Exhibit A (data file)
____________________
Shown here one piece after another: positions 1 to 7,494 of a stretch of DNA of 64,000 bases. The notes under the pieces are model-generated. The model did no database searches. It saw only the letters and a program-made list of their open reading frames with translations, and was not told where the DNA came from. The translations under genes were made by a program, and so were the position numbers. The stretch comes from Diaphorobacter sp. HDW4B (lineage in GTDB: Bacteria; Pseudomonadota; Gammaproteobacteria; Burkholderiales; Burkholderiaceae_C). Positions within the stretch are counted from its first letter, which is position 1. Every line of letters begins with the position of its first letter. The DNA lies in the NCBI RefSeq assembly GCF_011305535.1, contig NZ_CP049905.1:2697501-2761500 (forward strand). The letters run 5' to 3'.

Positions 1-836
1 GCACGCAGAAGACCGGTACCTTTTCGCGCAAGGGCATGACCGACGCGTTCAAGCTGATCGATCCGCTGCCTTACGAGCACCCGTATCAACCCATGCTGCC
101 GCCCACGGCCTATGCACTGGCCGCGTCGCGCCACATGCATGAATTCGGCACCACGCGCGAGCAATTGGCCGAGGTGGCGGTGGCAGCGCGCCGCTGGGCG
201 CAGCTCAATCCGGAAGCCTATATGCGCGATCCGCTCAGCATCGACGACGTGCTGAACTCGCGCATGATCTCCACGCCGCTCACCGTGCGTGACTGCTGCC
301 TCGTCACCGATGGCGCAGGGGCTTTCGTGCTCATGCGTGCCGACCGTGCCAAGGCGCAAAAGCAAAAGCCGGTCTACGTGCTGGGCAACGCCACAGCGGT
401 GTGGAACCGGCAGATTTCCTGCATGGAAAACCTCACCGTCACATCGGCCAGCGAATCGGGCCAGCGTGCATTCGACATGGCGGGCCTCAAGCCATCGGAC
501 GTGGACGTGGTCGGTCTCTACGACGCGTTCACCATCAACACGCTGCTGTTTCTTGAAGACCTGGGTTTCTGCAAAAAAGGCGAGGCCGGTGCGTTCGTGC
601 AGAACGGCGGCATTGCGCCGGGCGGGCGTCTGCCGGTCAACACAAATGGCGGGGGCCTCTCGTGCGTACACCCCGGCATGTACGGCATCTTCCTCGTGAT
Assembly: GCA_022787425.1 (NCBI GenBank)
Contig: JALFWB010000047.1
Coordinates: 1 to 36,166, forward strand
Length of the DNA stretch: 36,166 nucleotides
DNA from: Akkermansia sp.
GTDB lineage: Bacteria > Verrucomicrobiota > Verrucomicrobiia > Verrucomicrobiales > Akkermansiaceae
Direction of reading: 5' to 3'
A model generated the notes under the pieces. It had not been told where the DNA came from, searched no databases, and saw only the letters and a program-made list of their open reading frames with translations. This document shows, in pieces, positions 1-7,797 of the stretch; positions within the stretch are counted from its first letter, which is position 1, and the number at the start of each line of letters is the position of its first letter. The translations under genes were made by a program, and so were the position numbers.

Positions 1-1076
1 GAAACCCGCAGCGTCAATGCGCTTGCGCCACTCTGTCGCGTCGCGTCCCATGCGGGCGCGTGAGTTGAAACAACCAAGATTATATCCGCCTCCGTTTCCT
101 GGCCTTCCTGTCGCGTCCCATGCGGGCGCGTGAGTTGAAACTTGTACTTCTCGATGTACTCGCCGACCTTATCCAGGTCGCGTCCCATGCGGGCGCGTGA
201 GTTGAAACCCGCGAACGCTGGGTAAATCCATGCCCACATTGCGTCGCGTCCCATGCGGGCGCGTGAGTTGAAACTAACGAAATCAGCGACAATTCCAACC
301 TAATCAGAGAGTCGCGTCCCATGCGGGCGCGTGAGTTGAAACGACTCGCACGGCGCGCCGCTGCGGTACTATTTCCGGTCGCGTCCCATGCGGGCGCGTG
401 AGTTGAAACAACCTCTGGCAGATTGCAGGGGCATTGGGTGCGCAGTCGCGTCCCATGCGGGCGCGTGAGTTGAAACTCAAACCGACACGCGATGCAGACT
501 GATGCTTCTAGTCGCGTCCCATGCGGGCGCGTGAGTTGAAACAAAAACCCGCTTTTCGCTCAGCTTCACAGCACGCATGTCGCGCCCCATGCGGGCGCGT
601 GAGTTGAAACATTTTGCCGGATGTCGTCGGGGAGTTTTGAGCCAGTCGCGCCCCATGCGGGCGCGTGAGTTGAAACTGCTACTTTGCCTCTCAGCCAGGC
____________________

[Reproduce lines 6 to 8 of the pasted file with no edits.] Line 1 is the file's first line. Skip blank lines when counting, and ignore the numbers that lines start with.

301 TCGTCACCGATGGCGCAGGGGCTTTCGTGCTCATGCGTGCCGACCGTGCCAAGGCGCAAAAGCAAAAGCCGGTCTACGTGCTGGGCAACGCCACAGCGGT
401 GTGGAACCGGCAGATTTCCTGCATGGAAAACCTCACCGTCACATCGGCCAGCGAATCGGGCCAGCGTGCATTCGACATGGCGGGCCTCAAGCCATCGGAC
501 GTGGACGTGGTCGGTCTCTACGACGCGTTCACCATCAACACGCTGCTGTTTCTTGAAGACCTGGGTTTCTGCAAAAAAGGCGAGGCCGGTGCGTTCGTGC